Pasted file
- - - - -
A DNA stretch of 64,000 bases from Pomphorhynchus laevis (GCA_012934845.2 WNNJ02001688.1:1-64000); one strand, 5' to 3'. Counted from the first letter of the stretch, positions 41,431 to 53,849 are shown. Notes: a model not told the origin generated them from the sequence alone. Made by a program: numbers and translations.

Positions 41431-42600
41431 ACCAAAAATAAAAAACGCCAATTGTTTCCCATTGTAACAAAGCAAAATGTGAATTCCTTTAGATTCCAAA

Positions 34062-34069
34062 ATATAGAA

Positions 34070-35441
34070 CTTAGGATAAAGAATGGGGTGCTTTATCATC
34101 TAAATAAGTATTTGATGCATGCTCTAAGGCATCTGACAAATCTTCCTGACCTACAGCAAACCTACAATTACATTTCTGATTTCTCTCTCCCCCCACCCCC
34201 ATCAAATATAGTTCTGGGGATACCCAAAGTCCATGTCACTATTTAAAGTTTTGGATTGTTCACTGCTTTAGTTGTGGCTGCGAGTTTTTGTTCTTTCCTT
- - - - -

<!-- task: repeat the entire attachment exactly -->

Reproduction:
A DNA stretch of 64,000 bases from Pomphorhynchus laevis (GCA_012934845.2 WNNJ02001688.1:1-64000); one strand, 5' to 3'. Counted from the first letter of the stretch, positions 41,431 to 53,849 are shown. Notes: a model not told the origin generated them from the sequence alone. Made by a program: numbers and translations.

Positions 41431-42600
41431 ACCAAAAATAAAAAACGCCAATTGTTTCCCATTGTAACAAAGCAAAATGTGAATTCCTTTAGATTCCAAA

Positions 34062-34069
34062 ATATAGAA

Positions 34070-35441
34070 CTTAGGATAAAGAATGGGGTGCTTTATCATC
34101 TAAATAAGTATTTGATGCATGCTCTAAGGCATCTGACAAATCTTCCTGACCTACAGCAAACCTACAATTACATTTCTGATTTCTCTCTCCCCCCACCCCC
34201 ATCAAATATAGTTCTGGGGATACCCAAAGTCCATGTCACTATTTAAAGTTTTGGATTGTTCACTGCTTTAGTTGTGGCTGCGAGTTTTTGTTCTTTCCTT